Irene Fainman-Krausz

Irene Fainman-Krausz was born in Schiedam in the Netherlands on 1st October 1935. She was the daughter of an English mother (Rachel) and a Hungarian father (Bela), and grew up happily with her elder brother Don.

This happy childhood ended for Irene on 16th September 1942, when she was seven years of age and her mother told her that she couldn’t go to school on that day. Irene asked why but received no answer. Shortly after Dutch National Socialists came and unequivocally told them that they had ten minutes to pack one bag per person. Irene’s mother had been prepared for this visit the bags were already packed. The whole family was then deported to the transit camp Westerbork, close to the German border.

Irene Feinen-Krausz

In Westerbork people were interned who were a thorn in the side of National Socialists. Once a week there was a train to Auschwitz. The fear of being on the list of people who had to get on that train was a constant companion in the everyday life in the camp. This life was initially not so bad for Irene: she had her parents and her brother around, was able to play with other children and learned to sing Hebrew, German and Dutch songs. Her parents had to work. There were no punishments in the camp.

The family spent two years in Westerbork until, in February 1944, her father was separated from his family and deported to Buchenwald. Only two days later Rachel, Irene and Don were transported to Ravensbruck by train in the night. From here, Don was sent to Sachsenhausen.

In a large hall the women had to take off all their clothing. Jewelry was confiscated too. Rachel was made to give up her wedding ring which was the last memento of her husband. This was the first time Irene had seen her mother cry.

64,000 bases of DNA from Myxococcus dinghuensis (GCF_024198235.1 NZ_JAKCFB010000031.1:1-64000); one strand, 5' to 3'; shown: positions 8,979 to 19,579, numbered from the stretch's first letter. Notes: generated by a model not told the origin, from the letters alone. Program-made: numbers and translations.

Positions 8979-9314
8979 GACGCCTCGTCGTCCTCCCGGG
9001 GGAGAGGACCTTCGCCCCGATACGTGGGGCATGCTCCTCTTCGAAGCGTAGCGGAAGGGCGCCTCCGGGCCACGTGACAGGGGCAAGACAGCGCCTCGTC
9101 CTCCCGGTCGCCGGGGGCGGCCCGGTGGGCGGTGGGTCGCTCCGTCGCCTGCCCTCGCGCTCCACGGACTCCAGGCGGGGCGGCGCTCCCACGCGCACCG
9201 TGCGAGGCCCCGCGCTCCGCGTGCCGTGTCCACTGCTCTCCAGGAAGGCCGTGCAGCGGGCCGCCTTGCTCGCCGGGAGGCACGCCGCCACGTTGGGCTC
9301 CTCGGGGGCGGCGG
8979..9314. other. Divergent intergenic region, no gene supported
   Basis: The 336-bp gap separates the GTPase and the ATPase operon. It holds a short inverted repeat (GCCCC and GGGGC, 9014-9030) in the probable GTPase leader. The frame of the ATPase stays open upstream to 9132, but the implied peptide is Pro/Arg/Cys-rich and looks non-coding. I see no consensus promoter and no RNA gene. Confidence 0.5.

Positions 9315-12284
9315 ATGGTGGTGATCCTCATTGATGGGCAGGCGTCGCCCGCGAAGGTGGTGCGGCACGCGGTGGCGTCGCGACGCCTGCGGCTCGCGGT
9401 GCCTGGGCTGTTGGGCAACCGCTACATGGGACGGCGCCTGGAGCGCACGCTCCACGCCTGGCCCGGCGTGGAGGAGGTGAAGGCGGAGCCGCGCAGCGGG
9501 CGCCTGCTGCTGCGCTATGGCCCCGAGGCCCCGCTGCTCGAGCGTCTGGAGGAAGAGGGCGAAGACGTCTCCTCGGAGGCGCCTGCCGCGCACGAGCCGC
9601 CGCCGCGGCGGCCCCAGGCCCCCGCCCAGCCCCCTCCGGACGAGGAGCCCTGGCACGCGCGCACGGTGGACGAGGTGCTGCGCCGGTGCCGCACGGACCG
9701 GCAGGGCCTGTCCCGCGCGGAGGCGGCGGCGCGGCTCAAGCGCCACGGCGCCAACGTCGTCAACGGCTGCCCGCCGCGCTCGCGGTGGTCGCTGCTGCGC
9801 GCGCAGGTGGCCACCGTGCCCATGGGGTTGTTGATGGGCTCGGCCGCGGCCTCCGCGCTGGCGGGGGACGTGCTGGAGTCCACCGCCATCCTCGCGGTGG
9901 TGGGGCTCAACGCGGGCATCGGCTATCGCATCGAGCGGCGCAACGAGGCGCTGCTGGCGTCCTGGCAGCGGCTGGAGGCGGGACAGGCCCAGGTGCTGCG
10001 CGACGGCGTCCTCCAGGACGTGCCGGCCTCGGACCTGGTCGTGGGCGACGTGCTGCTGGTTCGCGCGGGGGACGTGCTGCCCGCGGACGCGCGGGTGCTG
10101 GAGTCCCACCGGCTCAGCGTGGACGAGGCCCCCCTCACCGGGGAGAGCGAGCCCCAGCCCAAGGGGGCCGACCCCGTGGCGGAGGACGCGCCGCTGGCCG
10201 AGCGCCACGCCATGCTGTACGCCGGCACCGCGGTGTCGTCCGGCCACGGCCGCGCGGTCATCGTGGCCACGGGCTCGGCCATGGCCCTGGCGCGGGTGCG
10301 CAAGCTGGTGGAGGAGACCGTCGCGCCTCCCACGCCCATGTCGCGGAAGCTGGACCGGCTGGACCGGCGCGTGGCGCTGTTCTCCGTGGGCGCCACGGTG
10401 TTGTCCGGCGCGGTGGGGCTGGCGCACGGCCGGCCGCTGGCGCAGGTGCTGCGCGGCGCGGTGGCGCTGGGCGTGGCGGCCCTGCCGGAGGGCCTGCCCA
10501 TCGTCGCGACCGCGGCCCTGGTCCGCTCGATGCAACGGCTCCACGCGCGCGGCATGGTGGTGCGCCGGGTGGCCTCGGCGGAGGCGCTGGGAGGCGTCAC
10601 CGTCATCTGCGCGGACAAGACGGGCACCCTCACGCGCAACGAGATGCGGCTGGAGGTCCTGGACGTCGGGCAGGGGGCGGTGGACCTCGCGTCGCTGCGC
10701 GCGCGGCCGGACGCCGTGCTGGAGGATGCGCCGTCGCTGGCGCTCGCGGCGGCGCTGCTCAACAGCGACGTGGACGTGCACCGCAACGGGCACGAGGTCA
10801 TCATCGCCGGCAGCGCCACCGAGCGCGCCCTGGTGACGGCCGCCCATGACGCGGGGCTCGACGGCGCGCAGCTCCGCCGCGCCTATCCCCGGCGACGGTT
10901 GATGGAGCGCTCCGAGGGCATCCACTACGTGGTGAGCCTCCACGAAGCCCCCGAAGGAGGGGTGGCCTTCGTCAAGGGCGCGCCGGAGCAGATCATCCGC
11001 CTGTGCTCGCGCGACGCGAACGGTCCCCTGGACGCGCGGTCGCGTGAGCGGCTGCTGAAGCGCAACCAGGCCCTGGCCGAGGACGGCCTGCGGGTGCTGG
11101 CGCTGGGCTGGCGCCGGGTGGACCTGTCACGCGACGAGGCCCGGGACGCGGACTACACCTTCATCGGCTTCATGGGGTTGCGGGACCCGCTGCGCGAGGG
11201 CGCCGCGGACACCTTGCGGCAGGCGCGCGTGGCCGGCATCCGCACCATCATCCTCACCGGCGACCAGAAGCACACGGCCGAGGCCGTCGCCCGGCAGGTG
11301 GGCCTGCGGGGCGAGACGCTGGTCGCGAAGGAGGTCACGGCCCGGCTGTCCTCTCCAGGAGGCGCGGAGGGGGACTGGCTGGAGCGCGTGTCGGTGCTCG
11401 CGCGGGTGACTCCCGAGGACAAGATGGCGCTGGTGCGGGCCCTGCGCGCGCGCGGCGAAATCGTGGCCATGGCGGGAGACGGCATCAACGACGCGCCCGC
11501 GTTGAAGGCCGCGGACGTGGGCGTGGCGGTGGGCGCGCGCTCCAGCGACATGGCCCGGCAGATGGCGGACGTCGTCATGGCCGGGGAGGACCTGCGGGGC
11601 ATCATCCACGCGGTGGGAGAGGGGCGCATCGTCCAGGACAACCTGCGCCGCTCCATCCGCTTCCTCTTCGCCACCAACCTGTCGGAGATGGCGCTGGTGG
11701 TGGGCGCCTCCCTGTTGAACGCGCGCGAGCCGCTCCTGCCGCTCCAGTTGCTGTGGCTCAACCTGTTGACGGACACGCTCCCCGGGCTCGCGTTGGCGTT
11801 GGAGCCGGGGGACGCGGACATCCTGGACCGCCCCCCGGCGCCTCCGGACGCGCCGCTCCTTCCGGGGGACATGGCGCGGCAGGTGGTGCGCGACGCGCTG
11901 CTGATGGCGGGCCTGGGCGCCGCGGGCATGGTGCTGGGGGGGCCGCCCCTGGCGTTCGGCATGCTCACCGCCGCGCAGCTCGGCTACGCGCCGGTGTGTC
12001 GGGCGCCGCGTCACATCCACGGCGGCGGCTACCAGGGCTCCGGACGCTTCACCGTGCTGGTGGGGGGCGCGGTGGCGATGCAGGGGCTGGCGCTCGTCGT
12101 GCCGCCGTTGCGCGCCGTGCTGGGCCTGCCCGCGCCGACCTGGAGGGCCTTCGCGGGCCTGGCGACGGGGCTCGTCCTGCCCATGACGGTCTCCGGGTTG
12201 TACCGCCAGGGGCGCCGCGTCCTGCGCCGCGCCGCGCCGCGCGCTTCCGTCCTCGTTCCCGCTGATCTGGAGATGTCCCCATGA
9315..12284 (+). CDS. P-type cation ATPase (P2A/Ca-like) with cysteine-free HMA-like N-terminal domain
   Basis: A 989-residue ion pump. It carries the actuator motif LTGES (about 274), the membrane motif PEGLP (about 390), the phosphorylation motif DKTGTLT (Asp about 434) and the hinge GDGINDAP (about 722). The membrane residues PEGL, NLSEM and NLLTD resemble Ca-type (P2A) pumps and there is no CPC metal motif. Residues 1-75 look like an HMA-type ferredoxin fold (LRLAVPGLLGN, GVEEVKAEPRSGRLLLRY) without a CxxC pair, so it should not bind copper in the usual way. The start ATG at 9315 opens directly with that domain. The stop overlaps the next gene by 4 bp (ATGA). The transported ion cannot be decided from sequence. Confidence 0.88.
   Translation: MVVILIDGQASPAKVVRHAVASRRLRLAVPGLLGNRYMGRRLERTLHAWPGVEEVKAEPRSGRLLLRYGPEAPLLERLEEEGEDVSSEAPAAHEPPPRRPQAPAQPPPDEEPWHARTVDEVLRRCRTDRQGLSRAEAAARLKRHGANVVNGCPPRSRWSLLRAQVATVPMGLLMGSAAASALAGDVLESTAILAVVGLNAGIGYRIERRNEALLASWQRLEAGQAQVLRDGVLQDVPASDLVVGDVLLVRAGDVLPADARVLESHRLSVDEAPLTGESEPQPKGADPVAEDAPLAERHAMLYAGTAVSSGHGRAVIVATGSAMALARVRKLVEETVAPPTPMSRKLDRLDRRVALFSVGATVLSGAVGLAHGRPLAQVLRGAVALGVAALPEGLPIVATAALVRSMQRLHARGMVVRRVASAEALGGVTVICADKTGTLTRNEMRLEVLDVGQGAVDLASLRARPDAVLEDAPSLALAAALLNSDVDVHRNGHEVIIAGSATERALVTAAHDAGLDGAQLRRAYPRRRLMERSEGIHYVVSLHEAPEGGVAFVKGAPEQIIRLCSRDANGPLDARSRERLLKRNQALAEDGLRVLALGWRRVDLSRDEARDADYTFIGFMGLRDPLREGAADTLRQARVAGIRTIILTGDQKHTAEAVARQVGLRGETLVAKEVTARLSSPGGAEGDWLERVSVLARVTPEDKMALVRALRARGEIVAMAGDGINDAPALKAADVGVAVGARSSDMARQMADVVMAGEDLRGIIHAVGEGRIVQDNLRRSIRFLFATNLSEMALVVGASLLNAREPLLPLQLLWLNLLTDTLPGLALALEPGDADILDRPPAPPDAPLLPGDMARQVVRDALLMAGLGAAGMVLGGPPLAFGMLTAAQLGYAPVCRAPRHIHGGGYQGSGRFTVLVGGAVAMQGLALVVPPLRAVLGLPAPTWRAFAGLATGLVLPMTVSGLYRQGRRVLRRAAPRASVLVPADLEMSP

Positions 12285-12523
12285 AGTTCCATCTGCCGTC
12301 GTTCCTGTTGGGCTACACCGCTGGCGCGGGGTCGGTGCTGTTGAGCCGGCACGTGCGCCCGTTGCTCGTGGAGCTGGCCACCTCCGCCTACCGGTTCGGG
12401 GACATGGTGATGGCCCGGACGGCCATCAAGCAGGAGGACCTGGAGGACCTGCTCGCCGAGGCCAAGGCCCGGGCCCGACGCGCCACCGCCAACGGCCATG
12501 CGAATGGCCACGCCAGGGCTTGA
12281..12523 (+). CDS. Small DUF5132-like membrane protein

The hair of many of the women was shaved off for fear of lice, but Irene and her mother had washed and combed their hair, and it was therefore not cut off. The women were given the striped prisoners garb, a jacket and trousers, underpants and wooden clogs with no socks. Irene was allowed to keep her entire clothing as there were no children’s prison uniforms.

When she set foot into the prisoner’s barracks a short time later, she abruptly began to scream and felt unable to stop. She had never seen anything so terrible, nor smelled anything like it. Women shaved bald, unbelievably thin, with hollow cheeks and protruding, vacant eyes. Everywhere there was the smell of human bodies, unwashed for months, emaciated, sick with diarrhea, which in the worst cases dripped down from the three-story bunk beds through the straw mattresses to the people below. The women stared at her and were desperate to touch her her hair, her body. Irene felt they were threatening and filthy and she couldn’t stop screaming.

In the mornings they often had to stand to attention for hours in the cold. Her mother tried to cover Irene’s eyes and ears to shelter her from the images and screams of the tortured. The mother had to work in the daytime – she was laying down heavy railroad ties, a back-breaking labor. Sometime later someone found out that she was a teacher, and from then on she had to teach children in the camp.

One day her mother had to do the so-called Siemens Test, in which visual acuity and manual dexterity were checked. Rachel was forced into labor for Siemens after passing the test. She took her daughter with her. At first, they were made to walk the way from the main camp to the Siemens camp in the middle of other forced laborers. Rachel taught her daughter how to walk in the group without attracting unwanted attention. Rachel manufactured microphones and telephone receivers. Later they were put into the Siemens camp barracks, where every woman had her own bed. Irene hid out here during the day, but was also able to play a little, inconspicuously, with another child. The Siemens camp was cleaner than the main camp, they were treated better and received better food. Her mother said nothing of her work.

Irene and her mother were liberated on 28th April 1945. The white buses of the Swedish Red Cross were to take a large number of prisoners to Sweden, and Irene and her mother were lucky to get on the list for this. When Irene walked through the gates of Ravensbruck to freedom, she disbelievingly asked her mother if this could be true. When her mother confirmed that this was so, she felt safe again for the first time in a very long time.